Researchers at Seculert, who discovered the so-called "Dexter" malware, won't name names of the companies with the 200 to 300 active attacks against their PoS systems across 40 countries. Remote malware attacks against PoS systems aren't new, but most PoSes fall victim to physical skimming attacks, where the bad guys rig the devices with sniffers that steal debit- and credit-card information on-site at the stores or other payment machines.
Barnes & Noble was the most recent high-profile retailer to get owned by a PIN-pad scam. Rogue PIN pad devices discovered in September at more than 60 Barnes & Noble stores nationwide appeared to be the handiwork of a well-orchestrated financial fraud scheme that rigged just one device at each store. The compromised devices were found in some stores in California, Connecticut, Florida, New Jersey, New York, Illinois, Massachusetts, Pennsylvania, and Rhode Island.
Barnes & Noble provided few details of the compromise, except that the devices had been tampered with in some way and implanted with "bugs" that allowed the criminals to capture payment card PIN numbers. Security experts speculated that the crime involved physical tampering with the devices. It's unclear whether that attack is at all related to Dexter, however.
[Rogue PIN pad devices discovered at more than 60 Barnes & Noble stores nationwide appear to be the handiwork of a well-orchestrated financial fraud scheme that rigged just one device at each store. See Barnes & Noble Stores Targeted In Nationwide Payment Card-Skimming Scam.]
"We cannot comment on specific victims of the attack," says Aviv Raff, CTO at Seculert. "I can say that there are different retailers that were part of the victim list. The main idea was to see that there are attacks against such PoS systems that can be easily used to take Track 1 and Track 2 data and use that information to clone credit cards," Raff says.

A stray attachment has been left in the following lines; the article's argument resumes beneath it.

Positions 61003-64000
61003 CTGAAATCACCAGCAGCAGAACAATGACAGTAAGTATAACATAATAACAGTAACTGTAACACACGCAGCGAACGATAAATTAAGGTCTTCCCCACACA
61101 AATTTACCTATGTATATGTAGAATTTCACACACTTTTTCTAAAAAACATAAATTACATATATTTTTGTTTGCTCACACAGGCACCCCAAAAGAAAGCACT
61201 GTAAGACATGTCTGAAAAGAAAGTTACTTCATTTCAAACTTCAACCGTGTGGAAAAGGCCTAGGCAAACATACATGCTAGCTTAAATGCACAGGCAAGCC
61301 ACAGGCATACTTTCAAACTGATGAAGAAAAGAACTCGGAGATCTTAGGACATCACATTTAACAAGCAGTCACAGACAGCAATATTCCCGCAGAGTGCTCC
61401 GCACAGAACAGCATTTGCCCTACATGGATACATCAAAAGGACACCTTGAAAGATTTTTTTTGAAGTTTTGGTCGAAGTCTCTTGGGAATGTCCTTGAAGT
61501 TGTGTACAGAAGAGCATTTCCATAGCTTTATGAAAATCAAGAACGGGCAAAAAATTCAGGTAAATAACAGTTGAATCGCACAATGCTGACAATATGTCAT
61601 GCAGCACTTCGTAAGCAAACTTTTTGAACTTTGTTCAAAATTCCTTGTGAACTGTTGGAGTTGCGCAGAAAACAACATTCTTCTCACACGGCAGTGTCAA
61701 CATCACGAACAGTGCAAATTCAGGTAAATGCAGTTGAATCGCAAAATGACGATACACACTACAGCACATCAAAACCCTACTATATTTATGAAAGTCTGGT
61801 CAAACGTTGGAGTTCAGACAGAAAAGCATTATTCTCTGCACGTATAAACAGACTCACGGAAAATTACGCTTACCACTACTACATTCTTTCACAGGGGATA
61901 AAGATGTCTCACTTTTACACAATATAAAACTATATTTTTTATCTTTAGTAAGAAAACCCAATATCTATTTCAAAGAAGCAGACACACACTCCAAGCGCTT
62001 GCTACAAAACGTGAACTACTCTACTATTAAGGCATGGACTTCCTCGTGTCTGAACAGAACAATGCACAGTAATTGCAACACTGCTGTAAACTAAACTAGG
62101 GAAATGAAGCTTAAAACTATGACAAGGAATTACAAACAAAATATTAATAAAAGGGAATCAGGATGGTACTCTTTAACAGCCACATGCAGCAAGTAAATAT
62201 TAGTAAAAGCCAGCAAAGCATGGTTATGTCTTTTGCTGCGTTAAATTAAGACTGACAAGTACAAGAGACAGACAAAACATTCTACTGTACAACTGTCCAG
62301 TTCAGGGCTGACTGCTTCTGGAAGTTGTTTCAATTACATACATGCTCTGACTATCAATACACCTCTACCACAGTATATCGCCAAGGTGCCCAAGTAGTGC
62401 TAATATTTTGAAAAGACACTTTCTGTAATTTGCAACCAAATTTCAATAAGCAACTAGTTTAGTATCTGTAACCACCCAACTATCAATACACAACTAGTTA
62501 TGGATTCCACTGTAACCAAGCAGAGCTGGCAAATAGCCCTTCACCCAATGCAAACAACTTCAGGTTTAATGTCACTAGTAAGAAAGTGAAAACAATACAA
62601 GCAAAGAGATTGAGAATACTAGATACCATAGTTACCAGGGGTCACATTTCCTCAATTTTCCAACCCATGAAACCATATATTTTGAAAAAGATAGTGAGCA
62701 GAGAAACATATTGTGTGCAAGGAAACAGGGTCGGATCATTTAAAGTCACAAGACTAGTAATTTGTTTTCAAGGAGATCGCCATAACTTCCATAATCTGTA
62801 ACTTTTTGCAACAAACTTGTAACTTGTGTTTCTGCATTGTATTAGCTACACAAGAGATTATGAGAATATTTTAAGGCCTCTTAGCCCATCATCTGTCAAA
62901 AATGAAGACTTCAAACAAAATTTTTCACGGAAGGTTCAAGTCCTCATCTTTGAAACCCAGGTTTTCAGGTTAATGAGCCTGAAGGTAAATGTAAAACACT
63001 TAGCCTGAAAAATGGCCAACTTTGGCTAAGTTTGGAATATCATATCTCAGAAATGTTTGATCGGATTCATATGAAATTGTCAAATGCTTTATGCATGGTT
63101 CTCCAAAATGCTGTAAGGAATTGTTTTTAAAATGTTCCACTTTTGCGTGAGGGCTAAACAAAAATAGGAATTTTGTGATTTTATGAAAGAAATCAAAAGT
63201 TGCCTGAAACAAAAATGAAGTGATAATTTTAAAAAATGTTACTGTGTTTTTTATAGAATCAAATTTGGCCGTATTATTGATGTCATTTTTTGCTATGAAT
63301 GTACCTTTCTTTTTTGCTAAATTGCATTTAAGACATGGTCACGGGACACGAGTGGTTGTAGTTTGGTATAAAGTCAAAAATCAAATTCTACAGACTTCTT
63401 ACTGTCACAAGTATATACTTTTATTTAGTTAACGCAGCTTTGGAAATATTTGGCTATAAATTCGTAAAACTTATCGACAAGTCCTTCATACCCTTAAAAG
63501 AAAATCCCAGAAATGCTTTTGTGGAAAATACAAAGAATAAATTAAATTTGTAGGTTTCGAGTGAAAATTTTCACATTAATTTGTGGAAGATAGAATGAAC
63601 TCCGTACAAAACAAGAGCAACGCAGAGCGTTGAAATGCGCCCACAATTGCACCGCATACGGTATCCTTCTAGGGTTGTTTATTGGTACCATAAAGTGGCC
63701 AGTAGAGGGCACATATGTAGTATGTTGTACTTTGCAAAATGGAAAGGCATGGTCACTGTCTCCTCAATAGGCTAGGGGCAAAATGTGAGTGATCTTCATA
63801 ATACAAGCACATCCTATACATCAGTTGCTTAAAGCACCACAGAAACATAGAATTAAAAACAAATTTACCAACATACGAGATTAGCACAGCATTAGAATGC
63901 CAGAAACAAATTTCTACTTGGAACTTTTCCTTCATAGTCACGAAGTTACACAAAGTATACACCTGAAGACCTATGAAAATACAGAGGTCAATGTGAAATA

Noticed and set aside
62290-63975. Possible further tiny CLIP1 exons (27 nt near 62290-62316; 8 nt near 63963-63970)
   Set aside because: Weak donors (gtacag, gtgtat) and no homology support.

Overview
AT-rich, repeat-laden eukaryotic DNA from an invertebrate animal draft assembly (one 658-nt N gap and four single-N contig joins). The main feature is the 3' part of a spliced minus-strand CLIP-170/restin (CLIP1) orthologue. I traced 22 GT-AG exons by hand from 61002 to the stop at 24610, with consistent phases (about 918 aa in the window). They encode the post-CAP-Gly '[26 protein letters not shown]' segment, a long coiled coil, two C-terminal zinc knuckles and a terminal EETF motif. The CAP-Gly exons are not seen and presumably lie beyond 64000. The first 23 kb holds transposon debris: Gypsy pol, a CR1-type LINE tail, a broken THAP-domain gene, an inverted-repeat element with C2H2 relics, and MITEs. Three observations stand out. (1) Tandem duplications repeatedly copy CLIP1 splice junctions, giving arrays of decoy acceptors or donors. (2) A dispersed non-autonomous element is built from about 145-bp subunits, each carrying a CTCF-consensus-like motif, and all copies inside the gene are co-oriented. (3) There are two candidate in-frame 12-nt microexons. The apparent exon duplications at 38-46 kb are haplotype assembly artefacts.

This approach is actually simpler and less risky than affixing a skimmer to the PIN pad devices, he says. "The problem with a skimmer is you have to go there physically to install it. It's easier to remotely be able to hit such systems and get the same results," Raff says.
Most of the victim businesses are English-speaking, with 42 percent based in North America, and 19 percent in the U.K. The attackers behind this custom-built malware appear to speak fluent English, according to Seculert's Raff, and don't appear to be the typical Eastern European cybercrime gang. "All of the tools" they used are in English, he says.
Dexter works like this: It searches the process list in the operating system for PoS software. "It sends out memory dumps to the command-and-control server, and searches for Track 1 and Track 2 data. These track formats have very unique [markers] so they are easy to find within memory," Raff says. Some 30 percent of the targeted PoS systems were running Windows Server. Because that's not a typical OS for browsing, the initial infections were likely via drive-by Web downloads or other Web-based attacks, Raff notes. The initial infection vector remains unknown, he says.
Researchers at Trusteer in April spotted a remote access Trojan (RAT) tool for sale for $280 in underground forums that targets hotel computers at a global hotel chain. The RAT infects hotel front-desk computers with spyware that lifts customer payment information: It spreads via spear-phishing emails or instant messages, as well as via drive by downloads.
"As we have mentioned in recent posts, criminals are increasingly expanding the focus of their attacks from online banking targets to enterprises. One of the reasons for this shift is that enterprise devices can yield high value digital assets when compromised," said Amit Klein, Trusteer CTO, in a blog post about the RAT.
But Dexter -- which Seculert named after a string of code found in one of the malware files -- is different than the RAT-for-sale. "It's not being sold in underground forums, and it's custom-made by a specific attacking group," Seculert's Raff says.
Dexter also uses an online tool to parse the payment card information, a stealthier approach. "Usually, malware tries to do that on the device, but that sometimes makes it easier for security solutions to identify it as an attack," he says.
Seculert's full post on Dexter, with screenshots, is here.
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